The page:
Zero-hours contracts (ZHCs) are important for allowing businesses to employ more workers and subsequently build their presence in the economy, according to Confederation for British Industry (CBI) director for employment and skills Neil Carberry.
Carberry was commenting on figures released by the Office of National Statistics that firms used a total of 1.8 million ZHCs at the height of last summer. This is an increase of 400,000 from the number reported last January.
Trade union GMB general-secretary Paul Kenny commented that the prevalence of ZHCs has led to “too many workers going to work fearful about exercising their basic rights”.
“What employers are offering workers has seriously decreased while workers often have little alternative but to accept what is on offer,” he said. “Even skilled workers in the UK face being undercut while wages are stagnant or falling in real terms.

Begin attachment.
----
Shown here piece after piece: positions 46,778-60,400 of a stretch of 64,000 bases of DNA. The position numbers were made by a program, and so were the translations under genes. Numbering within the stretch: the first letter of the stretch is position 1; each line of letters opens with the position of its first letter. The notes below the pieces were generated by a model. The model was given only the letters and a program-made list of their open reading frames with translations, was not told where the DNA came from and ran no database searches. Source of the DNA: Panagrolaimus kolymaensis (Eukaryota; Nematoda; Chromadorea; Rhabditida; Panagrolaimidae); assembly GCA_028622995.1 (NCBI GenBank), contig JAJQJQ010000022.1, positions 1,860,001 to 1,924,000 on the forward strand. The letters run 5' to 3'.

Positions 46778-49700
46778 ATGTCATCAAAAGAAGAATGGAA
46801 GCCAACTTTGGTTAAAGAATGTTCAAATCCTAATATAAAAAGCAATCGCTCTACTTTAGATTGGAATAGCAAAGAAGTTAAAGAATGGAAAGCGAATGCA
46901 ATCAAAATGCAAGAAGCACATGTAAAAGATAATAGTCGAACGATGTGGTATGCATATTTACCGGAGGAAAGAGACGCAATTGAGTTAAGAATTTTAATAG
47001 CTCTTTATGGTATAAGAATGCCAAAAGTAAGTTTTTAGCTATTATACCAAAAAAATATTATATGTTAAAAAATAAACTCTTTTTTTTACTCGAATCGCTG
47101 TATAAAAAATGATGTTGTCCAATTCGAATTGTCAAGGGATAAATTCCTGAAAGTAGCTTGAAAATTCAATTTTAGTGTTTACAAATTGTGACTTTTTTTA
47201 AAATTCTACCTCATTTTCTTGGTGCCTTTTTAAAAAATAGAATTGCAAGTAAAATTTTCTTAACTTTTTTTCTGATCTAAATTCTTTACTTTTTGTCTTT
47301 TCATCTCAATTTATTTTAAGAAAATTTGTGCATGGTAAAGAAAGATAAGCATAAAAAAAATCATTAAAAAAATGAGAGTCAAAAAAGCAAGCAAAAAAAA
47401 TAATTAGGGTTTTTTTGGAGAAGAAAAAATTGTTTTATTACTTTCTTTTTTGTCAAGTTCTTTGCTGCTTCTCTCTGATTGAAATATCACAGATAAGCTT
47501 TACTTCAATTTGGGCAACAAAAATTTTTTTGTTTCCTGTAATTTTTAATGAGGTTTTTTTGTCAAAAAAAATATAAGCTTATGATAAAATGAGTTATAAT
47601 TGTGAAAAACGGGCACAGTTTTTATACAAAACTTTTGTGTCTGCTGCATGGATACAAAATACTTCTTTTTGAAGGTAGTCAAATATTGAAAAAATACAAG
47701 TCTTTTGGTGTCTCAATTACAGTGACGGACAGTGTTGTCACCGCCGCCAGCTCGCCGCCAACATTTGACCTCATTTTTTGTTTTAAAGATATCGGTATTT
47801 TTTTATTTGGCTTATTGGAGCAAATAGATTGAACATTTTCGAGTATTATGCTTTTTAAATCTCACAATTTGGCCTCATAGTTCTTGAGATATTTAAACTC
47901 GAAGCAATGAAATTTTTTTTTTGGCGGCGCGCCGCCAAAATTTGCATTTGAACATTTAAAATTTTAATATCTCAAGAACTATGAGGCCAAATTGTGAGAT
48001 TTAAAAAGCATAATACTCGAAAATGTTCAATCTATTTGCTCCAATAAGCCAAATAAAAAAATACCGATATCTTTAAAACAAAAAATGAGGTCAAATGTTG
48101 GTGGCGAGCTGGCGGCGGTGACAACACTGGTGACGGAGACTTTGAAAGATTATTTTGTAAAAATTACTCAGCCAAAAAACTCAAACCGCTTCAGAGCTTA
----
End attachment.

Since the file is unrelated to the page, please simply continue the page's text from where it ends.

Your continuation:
“There are fundamental problems about Europe that we have to face up to. Whatever the European vision was on integration, harmony, economic advancement and political stability, what we currently have isn’t it.”
But Carberry said that flexible contracts “offer an important source of job creation that supports business growth and employees who need to manage different responsibilities”.
“The range of options on offer in the UK is why we are continuing to create thousands of new jobs, and have a high employment rate and lower unemployment than many other countries,” he said.
“While there has been an increase in the use of these contracts, they are still only used by just over 2% of the entire labour market. The important thing is to ensure that action taken to avoid any abuses doesn’t restrict the use of flexible contracts.
“Figures show that almost two thirds of people are satisfied with the number of hours they work, and being in work gives people more opportunities to increase their hours.”